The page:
The Envac system has been operating in Sejong since 2015, becoming an integral part of the city’s infrastructure and has minimised the waste collection vehicles on the road as well as reducing the operating costs for waste management across the city.
The Jin Sha Zhou eco-town is the first residential community in mainland China to use the system comprehensively. The town has seen the benefits, with space once used for waste transfer now transformed into space for new residential buildings.
Furthermore, the system has simplified the work of the local cleaning force, since waste from high-rise buildings is now all collected in one place, as opposed to requiring collection on each floor.
Can you discuss the ways in which Envac’s system facilitates sustainable practices and enhances quality of life?
Regarding sustainability, it is as simple as less traffic, less local pollution. By streamlining and redistributing the work involved in waste management, smart waste management systems make the process more efficient.
Not only does it reduce the numbers of trucks on the roads, but also the frequency with which they would be needed. Through the digitisation of bins and using sensors to take measurements and statistics, we can achieve a constantly evolving, optimised, and real-time understanding of what is necessary.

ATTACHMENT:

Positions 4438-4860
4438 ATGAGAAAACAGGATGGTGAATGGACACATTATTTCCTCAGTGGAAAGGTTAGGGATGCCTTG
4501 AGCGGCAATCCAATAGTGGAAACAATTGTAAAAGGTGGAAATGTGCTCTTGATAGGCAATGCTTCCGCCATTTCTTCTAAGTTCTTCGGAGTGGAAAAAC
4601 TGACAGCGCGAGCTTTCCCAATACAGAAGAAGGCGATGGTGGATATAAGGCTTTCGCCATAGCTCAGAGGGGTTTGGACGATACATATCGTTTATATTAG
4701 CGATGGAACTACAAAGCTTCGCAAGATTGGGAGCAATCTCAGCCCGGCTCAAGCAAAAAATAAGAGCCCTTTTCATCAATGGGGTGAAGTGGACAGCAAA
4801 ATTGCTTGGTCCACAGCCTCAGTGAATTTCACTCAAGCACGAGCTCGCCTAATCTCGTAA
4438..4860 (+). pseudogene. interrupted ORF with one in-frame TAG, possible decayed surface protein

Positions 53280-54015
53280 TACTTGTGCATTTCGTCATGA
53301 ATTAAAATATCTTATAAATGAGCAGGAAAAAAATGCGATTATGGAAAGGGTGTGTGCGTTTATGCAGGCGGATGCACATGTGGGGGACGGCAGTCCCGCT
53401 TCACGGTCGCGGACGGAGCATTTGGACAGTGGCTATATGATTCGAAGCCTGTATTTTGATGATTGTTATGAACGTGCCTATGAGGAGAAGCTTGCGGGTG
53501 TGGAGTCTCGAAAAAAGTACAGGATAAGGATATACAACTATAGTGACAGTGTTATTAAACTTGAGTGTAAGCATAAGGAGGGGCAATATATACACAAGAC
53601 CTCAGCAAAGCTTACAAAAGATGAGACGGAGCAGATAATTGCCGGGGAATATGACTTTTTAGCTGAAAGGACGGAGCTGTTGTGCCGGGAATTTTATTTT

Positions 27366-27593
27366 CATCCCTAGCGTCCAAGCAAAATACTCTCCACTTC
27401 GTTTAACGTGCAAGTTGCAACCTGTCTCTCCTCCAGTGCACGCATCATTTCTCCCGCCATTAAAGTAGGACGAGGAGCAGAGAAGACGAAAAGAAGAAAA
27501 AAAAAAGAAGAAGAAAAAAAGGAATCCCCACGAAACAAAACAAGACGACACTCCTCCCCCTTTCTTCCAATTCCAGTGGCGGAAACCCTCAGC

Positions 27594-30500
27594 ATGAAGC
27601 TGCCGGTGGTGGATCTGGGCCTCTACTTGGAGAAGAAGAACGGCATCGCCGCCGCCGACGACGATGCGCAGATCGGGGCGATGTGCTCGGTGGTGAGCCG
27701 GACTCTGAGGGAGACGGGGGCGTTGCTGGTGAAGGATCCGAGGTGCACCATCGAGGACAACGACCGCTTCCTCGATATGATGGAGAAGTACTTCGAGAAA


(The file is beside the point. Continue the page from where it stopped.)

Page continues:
For example, five bins are placed on a street and after six months, the data indicates only three are being frequently used, we can reduce the frequency with which the waste is collected and be more energy efficient.
Furthermore, the system contributed towards resource circularity by collecting, sorting, and reusing waste. The colour-coordinated bags are all deposited into the same waste inlet, reducing the pressure on the end user. The waste then deposited is sorted and can be recycled or transformed into energy sources – e.g., food waste can be converted to biogas and fertiliser.
The system recognises the importance of involving and interact with the residents to ensure that the system delivers what the population wants, thus the objective is to ensure that increasingly dense cities do not result in decreasing quality of life.